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Monday, November 9, 2015

Starbucks Red Coffee Cups and Mall Santa Glacier Not Anti-Christmas

First appeared on Blogcritics.

I have often complained that Christmas starts too early – the proof of which is clearly found in stores and shops where retailers have been decorated for the so-called “holidays” since before Halloween. I knew something was wrong when I walked into a store on October 30th this year and heard “It’s Beginning to Look A Lot Like Christmas” when I should have been hearing “Monster Mash.”

cups1To add to the insanity of the early Christmas rush, Starbucks has started using its signature red holiday cups already. Only last week my wife came home with a red cup and I commented, “Wow, they’re using the red cups already?” Let me make it clear that I am not annoyed about what appears on the cups but rather that “Christmas” anything is being churned out in early November.



When I saw the cup I had no idea it was different than last year’s cup; to be honest, I just knew Starbucks used red cups at Christmas (or in this case way before Christmas). Then I started hearing stories about people complaining that the cups were “anti-Christmas” because of deleted imagery (apparently there used to be snowflakes or reindeer or some other innocuous holiday image on the cups).

cups2In a somewhat related story, there were complaints being lodged at the Roosevelt Field Mall (located in Garden City, NY) where the display where kids could meet Santa was shaped like a glacier with not a Christmas tree in sight. Again there were anti-Christmas accusations about the mall and someone started a campaign on Facebook, and soon a petition was started and a thousand signatures of protest secured.

Needless to say the mall feared a backlash and quickly added some trees to the glacier, and then a little bit later dismantled what we can suppose was meant to represent the North Pole. The people got their trees and are happy, but the red Starbucks cups continue to be distributed as they are for now making some people still unhappy.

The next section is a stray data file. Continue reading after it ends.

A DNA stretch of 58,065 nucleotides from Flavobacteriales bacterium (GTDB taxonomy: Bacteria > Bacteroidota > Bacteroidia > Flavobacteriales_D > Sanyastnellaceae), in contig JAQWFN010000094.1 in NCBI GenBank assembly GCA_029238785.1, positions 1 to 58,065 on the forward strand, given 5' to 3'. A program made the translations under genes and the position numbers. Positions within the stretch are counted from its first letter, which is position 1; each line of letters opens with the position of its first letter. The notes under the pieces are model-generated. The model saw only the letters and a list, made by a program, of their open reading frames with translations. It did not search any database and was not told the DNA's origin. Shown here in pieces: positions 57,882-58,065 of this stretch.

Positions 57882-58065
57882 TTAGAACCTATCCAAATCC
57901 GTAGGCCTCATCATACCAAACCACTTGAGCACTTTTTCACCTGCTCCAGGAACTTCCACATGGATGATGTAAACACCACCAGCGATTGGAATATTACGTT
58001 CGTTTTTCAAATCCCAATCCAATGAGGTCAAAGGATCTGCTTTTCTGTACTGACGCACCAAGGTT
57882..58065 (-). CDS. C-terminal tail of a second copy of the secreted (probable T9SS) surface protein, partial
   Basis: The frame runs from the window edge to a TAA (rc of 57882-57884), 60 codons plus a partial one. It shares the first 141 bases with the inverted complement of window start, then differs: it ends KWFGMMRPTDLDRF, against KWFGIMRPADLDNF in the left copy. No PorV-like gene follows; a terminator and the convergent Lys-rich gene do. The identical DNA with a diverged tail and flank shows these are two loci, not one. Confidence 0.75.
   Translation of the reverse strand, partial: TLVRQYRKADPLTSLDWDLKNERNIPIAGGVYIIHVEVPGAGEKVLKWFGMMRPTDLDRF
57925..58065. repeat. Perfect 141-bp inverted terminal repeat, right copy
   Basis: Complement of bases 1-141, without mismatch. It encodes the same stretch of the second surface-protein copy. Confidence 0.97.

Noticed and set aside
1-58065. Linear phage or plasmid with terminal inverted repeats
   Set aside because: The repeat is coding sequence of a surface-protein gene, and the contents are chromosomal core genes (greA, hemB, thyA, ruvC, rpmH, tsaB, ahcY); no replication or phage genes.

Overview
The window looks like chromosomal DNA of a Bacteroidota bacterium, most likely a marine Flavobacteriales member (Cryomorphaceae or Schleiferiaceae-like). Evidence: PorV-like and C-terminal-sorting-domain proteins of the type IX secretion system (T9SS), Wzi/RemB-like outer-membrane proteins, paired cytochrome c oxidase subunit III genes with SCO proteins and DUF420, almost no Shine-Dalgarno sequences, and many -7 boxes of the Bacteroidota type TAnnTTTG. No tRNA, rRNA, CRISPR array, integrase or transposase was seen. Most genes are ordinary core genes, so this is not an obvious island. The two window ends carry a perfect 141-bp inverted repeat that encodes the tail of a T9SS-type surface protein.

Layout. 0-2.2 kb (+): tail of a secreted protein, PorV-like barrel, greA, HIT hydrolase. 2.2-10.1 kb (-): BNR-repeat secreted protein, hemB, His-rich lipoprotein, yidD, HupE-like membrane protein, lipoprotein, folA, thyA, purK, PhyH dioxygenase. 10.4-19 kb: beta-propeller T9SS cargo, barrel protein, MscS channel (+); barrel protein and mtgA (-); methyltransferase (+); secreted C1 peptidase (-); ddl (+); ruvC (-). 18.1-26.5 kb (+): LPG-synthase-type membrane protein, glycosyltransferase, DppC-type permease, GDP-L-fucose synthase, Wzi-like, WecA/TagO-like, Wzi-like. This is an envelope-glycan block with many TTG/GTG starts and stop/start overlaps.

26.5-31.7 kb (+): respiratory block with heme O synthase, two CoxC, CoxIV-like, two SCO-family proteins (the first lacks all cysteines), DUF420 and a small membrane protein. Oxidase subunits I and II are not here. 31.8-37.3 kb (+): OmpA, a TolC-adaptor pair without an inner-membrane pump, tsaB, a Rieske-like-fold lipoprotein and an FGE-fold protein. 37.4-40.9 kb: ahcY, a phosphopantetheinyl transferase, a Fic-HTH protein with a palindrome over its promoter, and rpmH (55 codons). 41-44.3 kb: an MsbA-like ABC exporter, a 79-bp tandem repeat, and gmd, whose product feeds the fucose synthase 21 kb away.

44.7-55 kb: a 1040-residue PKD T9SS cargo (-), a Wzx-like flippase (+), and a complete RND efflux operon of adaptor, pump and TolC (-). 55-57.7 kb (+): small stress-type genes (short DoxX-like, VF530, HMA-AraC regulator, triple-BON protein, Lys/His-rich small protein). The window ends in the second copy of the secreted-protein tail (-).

What seems like minutiae to me – paper coffee cups and a plastic mall display – obviously seemed very important to many people out there. What I don’t understand is how either situation constituted an assault on Christmas. Perhaps I am missing something here; however, I am a Christian and find neither of these things to be insulting or infringing on the spirit of Christmas.

If we want to be honest, nothing done in retail has anything to do with the spirit of Christmas – which is in essence “peace on earth, good will toward all.” The retail idea of Christmas spirit is big business for many – that has to do with selling the idea of Christmas but nothing to do with what really matters.

National-Lampoon-s-Christmas-Vacation-chevy-chase-fanclub-31459761-1500-1052Some people who are getting upset about red cups and the glacier display are misdirecting their concern over celebrating Christmas. As far as I know Americans are allowed to celebrate (or choose not to celebrate) in the way that fits our individual needs. That means decorating out houses like Chevy Chase in Christmas Vacation or putting a lone candle in the window if we want. Some simply place a wreath on the door; others do nothing at all. This is the way it is meant to be here in a country that is supposed to be about individual freedoms.


Sadly, social media and smartphone cameras provide people with platforms to capture images of just about everything and then a way to protest just about anything. In truth I sometimes wonder if protests such as these have anything tangible to do with the issue and more about these people getting the most likes or tweets.

Plain red paper cups and a glacier display in the mall do nothing to ruin my Christmas. That already started when I heard Christmas music in a store on October 30th. Of course, in this country freedom of speech is an inherent right, so they can all go ahead and protest these and other things. My guess is that this kind of taking a stand about trivial matters gives them satisfaction and, if nothing else, something to complain about.

This reminds me of some people complaining about the use of “Happy Holidays” or “Season’s Greetings.” Neither expression offends me; rather, I see it as a kind way of not insulting someone (they do not know whether you want to hear “Merry Christmas” or “Happy Kwanza”). Those purists who want to hear everyone saying “Merry Christmas” and force the issue are worse than old Ebenezer Scrooge moaning about Christmas driving a stake of holly through his heart.

So I will just forge ahead and try to ignore this insanity, but I have already heard grumbling about the balloons to be used at the Thanksgiving Day Parade in a couple of weeks. Ah, just what we need, some new minutiae for people to get ready to boycott or protest. At this point my holiday spirit is in serious danger of flying out the window and never coming back. Ho-ho-humbug to all and to all a good fight.

  Photo credits: newsday, starbucks, fanpop.com  

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